Plant & Works Engineering
Keeping noise under control
Published:  08 April, 2021

Noise in the workplace poses significant risks to people’s hearing. Without the right tools and equipment to understand noise levels in your workplace, you could be leaving employees open to suffering from hearing loss. PWE’s Andy Pye reports.

Regardless of the industry or sector, every employer is bound by health and safety legislation and regulations. The Control of Noise at Work Regulations 2005 set out the measures that employers must follow to protect their workforce from the dangers excessive noise levels present and are legally enforceable.

The level at which hearing protection is required by law is 85dB(A) - the same noise level as a petrol-powered lawnmower. At this level, you only have eight hours of exposure before permanent damage is done to your hearing. Those who work in the emergency services are potentially exposed to 120db(A) when sirens are sounding; here the maximum exposure time is only nine seconds.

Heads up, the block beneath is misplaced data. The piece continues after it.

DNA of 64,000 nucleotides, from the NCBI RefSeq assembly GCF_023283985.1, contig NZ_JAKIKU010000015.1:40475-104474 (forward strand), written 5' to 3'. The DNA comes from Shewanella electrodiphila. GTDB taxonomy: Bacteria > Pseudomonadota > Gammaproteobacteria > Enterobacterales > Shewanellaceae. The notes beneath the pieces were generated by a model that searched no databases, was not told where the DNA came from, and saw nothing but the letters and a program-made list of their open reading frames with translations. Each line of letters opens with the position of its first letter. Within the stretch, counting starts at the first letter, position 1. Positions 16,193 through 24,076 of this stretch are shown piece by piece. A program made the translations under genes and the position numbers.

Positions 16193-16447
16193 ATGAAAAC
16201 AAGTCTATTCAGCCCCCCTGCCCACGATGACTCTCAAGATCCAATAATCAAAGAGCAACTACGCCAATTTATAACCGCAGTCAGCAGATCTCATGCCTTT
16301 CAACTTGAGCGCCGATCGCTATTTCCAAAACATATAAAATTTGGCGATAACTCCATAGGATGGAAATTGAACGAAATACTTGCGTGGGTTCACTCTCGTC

Sound-level meters

The legislation also dictates that for noise measurements to be legally compliant, the instruments you use must meet a minimum standard. UK legislation dictates that manufacturers must make sound level meters to meet IEC 61672 and that any microphone used for occupational noise measurements must be, at a minimum, Class 2. Many of the cheaper options available from the Internet will not be anywhere near meeting these standards, and mobile phone applications certainly won’t. The investment in the right equipment will ensure that the data is accurate, reliable and will stand up to scrutiny in any litigation should an employee make a complaint.

Field and factory calibration